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Residents 'overjoyed' as Caithness care homes get new visiting suites


By Alan Hendry

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Seaview House resident Willie Cuthbertson and activities co-ordinator Mandy Wilson demonstrating the new visiting suite.
Seaview House resident Willie Cuthbertson and activities co-ordinator Mandy Wilson demonstrating the new visiting suite.

Two Caithness care homes have each created a visiting suite that will allow residents to spend time with their loved ones indoors while complying with all the Covid-19 guidance.

It means residents at Seaview House in Wick and Pentland View in Thurso can see their friends and family at close quarters through a Perspex divider while chatting on an intercom system in a warm and comfortable setting. Access for visitors in each case is from an external door only, so there is no physical contact.

Both homes are run by Barchester Healthcare.

The Seaview House suite was given a trial run last week and residents are "overjoyed" with it, according to Wendy McGowan, senior general manager at the home in Broadhaven Road.

She says that with the weather turning colder it is a welcome alternative to the outdoor visiting of the past few months which has meant residents sitting under a gazebo, using masks and observing social distancing.

"This is so much better," Mrs McGowan said. "When we did the trial run there was a big thumbs-up. We're delighted.

"The visiting suite has been designed with comfort and safety in mind, and has been adapted from a room which is accessible internally by residents and externally by visitors.

"We had a first trial run on Thursday. We had a relative come in to do a visit with their family member and they said it worked amazingly.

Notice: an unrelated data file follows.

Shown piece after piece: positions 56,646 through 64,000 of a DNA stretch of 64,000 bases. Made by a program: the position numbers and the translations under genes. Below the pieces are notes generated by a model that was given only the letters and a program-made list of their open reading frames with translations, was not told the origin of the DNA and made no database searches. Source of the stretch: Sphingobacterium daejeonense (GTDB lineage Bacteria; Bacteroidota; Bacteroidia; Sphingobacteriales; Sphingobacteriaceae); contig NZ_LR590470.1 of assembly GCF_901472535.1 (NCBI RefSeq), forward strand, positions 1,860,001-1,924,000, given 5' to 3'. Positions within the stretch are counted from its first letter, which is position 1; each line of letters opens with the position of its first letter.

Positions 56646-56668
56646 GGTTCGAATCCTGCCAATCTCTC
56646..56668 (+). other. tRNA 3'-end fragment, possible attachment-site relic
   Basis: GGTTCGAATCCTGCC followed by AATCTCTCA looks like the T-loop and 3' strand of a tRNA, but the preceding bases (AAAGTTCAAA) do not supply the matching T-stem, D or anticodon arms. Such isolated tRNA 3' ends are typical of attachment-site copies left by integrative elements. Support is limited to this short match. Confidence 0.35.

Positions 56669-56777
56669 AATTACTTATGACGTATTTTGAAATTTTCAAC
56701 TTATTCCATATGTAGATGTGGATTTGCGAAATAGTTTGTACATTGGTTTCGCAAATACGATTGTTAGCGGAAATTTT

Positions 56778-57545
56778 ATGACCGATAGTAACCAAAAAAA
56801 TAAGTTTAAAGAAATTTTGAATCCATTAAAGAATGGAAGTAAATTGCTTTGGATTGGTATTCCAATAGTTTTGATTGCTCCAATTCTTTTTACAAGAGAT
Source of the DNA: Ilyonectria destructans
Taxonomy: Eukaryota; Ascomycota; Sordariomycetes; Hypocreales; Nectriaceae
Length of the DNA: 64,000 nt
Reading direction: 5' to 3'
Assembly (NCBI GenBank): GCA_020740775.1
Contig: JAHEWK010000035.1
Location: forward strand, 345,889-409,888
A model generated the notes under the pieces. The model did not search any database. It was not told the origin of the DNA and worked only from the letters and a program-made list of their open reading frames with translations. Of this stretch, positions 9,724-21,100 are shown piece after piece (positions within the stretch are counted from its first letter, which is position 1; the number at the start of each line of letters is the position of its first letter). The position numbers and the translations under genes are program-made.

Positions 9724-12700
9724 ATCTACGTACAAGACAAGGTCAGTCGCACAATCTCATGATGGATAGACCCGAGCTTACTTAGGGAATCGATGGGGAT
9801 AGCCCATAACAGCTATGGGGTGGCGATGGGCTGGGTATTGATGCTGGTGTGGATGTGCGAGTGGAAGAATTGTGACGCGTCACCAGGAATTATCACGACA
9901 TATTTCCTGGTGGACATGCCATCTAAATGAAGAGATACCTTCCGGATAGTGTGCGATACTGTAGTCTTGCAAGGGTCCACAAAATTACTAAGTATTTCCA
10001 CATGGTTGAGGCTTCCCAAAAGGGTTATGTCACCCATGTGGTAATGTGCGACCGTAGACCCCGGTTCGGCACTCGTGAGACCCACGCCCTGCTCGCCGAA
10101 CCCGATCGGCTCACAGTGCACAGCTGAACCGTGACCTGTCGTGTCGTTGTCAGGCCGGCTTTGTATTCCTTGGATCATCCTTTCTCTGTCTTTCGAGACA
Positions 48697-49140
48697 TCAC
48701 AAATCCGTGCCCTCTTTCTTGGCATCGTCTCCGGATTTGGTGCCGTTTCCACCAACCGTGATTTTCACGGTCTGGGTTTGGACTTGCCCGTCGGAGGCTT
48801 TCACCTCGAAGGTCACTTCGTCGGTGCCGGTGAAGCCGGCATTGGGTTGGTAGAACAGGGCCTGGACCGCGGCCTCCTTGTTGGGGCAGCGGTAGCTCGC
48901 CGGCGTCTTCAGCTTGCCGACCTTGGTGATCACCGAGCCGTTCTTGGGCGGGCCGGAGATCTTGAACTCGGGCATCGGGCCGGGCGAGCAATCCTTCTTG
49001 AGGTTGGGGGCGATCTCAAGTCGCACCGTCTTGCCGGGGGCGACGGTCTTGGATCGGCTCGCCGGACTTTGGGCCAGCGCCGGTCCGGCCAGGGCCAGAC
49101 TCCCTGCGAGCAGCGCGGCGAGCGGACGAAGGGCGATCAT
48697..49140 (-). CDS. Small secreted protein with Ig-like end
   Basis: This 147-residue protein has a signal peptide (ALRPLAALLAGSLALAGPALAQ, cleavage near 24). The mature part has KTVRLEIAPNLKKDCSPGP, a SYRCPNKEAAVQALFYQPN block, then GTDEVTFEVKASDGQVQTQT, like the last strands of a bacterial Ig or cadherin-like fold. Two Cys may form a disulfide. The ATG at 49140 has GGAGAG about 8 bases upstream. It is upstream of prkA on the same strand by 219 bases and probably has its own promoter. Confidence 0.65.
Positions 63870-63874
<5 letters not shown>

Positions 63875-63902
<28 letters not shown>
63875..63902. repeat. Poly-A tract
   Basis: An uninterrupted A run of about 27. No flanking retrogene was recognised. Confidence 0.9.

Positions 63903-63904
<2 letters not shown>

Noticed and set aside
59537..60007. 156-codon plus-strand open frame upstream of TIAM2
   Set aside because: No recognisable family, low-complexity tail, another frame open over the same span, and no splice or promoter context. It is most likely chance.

"They don't have to maintain a two-metre distance because it's a fully sealed unit and the visitor doesn't need to wear a mask – so they can get nice and close together. There's an intercom system that works between the two so that the sound carries really well.

"There is no internal door to it – you can only access it from outside the building. It was wonderful to see how happy it made the residents and their relatives in a warm and cosy environment.

"Balancing resident wellbeing and safety is at the forefront of Barchester Healthcare’s thinking and we understand how important it is for residents and their family and friends to be able to spend time together in the safest way possible.

Resident Willie Cuthbertson and activities co-ordinator Mandy Wilson in the new visiting suite at Seaview House.
Resident Willie Cuthbertson and activities co-ordinator Mandy Wilson in the new visiting suite at Seaview House.

"As we enter the colder season it means catch-ups can continue to take place, instead of, or in addition to, outdoor visiting already offered for those who are able.

"Infection control protocols are in place for every visit, including a hand-sanitiser station before entry. Cleaning will take place after each visit to ensure chairs, seats, hard surfaces including windowsills and the Perspex glass divider are wiped down appropriately."

Mrs McGowan added: "Barchester has been organising this for a month or two and got a company in Aberdeen to do all the Highland homes. It took a day to install each unit."

The visiting suite in Pentland View at Burnside, Thurso, has been equally well received.

The home's general manager Morag Lindsay said: "The residents all thought it was a good idea and it's very positive.

"Visitors don't have to come into the home at all. They go round through the garden and they do all their checks before coming in and using the intercom system.

"Everybody is nice and warm, they don't need to wear masks, and it is fully sanitised after one family goes and before the next family comes in."

Barchester hopes to allow visits again as normal once it is safe to do so following government guidance.

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